Antiepileptic drugs as analgesics/adjuvants in inflammatory pain: current preclinical evidence
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Inflammatory pain is the most common type of pain that is treated clinically. The use of currently available treatments (classic analgesics - NSAID5, paracetamol and opioids) is limited by insufficient efficacy and/or side effects/ tolerance development. Antiepileptic drugs (AEDs) are widely used in neuropathic pain treatment, but there is substantial preclinical evidence on their efficacy against inflammatory pain, too. In this review we focus on gabapentinoids (gabapentin and pregabalin) and dibenzazepine AEDs (carbamazepine, oxcarbazepine, and recently introduced eslicarbazepine acetate) and their potential for relieving inflammatory pain. In models of somatic, visceral and trigeminal inflammatory pain, that have a translational value for inflammatory conditions in locomotor system, viscera and head/face, AEDs have demonstrated analgesic activity. This activity was mostly consistent, dependent on the dose and largely independent on the site of inflammation and method of its inductio...n, nociceptive stimuli, species, specific drug used, its route of administration and dosing schedule. AEDs exerted comparable efficacy with classic analgesics. Effective doses of AEDs are lower than toxic doses in animals and, when expressed as equivalent human doses, they are largely overlapping with AEDs doses already used in humans for treating epilepsy/neuropathic pain. The main mechanism of antinociceptive/antihyperalgesic action of gabapentinoids in inflammatory pain models seems to be alpha 2 delta-dependent suppression of voltage -gated calcium channels in primary sensory neurons that leads to reduced release of neurotransmitters in the spinal/medullar dorsal horn. The suppression of NMDA receptors via co-agonist binding site primarily at spinal sites, activation of various types of K+ channels at spinal and peripheral sites, and activation of noradrenergic and serotonergic descending pain modulatory pathways may also contribute. Inhibition of voltage -gated sodium channels along the pain pathway is probably the main mechanism of antinociceptive/antihyperalgesic effects of dibenzazepines. The recruitment of peripheral adrenergic and purinergic mechanisms and central GABAergic mechanisms may also contribute. When co-administered with classic/other alternative analgesics, AEDs exerted synergistic/additive interactions. Reviewed data could serve as a basis for clinical studies on the efficacy/safety of AEDs as analgesics/adjuvants in patients with inflammatory pain, and contribute to the improvement of the treatment of various inflammatory pain states.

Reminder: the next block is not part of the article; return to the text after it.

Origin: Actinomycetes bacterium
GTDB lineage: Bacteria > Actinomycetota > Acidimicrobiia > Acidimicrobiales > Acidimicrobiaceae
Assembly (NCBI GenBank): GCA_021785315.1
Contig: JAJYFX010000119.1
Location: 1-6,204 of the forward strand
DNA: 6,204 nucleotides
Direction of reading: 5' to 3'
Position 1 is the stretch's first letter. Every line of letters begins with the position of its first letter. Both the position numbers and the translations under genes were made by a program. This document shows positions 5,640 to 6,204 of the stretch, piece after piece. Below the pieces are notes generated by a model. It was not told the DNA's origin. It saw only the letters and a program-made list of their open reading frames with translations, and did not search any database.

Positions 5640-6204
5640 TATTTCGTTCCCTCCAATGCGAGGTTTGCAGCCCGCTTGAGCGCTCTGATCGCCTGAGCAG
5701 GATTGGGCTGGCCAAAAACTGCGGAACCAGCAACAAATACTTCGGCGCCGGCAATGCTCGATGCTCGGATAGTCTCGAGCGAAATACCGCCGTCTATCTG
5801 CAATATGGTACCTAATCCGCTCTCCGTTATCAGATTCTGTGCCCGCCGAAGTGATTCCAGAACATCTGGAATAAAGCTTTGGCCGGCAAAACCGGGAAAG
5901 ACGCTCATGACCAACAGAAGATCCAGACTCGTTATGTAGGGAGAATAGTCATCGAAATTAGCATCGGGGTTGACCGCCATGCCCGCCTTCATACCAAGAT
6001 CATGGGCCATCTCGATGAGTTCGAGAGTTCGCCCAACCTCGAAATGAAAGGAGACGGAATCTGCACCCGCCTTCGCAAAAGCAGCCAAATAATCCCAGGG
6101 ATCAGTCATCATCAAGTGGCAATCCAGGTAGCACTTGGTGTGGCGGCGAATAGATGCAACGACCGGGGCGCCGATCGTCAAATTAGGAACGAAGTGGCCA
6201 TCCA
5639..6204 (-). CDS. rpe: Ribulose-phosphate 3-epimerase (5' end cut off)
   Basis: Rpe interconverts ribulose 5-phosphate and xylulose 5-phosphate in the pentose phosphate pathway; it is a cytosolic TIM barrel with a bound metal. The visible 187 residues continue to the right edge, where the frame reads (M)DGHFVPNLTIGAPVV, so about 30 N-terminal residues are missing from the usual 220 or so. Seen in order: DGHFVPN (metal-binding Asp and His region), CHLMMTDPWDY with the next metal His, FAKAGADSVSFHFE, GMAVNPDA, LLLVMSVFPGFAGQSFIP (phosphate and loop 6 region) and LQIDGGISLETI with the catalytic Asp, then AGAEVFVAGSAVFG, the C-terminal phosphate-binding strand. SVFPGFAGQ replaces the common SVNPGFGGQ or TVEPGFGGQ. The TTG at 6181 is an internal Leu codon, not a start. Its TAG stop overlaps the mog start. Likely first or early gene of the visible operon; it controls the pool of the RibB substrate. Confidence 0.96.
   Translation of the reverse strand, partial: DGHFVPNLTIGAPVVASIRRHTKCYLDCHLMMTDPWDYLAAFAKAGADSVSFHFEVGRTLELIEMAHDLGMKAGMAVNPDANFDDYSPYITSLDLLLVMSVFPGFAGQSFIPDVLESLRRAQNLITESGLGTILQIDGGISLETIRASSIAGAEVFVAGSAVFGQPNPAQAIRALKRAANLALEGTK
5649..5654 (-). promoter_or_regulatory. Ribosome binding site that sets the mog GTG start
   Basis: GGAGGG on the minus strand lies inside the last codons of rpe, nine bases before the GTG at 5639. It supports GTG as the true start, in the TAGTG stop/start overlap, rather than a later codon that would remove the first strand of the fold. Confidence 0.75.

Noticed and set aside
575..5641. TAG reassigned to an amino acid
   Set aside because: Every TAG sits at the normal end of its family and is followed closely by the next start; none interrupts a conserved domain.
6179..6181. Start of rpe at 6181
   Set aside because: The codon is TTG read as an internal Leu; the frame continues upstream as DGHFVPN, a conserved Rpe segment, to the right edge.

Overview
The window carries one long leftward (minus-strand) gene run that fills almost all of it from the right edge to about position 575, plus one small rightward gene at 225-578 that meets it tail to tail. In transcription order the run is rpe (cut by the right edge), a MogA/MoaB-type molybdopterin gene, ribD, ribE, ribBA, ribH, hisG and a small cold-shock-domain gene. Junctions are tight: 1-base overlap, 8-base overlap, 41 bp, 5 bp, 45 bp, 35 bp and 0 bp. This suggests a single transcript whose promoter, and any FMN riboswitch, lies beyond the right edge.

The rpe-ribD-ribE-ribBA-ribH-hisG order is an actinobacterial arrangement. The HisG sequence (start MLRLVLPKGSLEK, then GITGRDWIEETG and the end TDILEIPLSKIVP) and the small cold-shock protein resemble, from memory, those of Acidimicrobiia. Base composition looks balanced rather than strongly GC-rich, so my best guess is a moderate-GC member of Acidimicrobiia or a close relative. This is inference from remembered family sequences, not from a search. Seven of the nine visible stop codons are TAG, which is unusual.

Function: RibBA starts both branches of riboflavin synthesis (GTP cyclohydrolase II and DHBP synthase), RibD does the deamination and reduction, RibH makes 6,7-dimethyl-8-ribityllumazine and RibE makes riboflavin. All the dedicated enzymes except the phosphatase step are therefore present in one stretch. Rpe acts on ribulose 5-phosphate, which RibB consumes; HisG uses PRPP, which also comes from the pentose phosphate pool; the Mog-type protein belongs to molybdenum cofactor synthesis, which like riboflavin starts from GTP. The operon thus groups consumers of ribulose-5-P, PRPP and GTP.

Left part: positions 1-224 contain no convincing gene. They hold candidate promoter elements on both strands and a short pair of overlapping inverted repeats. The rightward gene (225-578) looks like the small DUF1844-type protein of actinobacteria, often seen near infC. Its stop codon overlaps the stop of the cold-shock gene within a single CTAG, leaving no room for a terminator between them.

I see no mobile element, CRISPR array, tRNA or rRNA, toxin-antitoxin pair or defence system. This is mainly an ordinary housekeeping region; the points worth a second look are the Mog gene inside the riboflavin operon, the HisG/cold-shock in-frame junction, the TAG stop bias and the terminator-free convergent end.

Keywords:Antiepileptic drugs / Gabapentinoids / Dibenzazepines / Inflammatory pain / Adjuvants
Source:Pharmacology & Therapeutics, 2018, 192, 42-64
- Pergamon-Elsevier Science Ltd, Oxford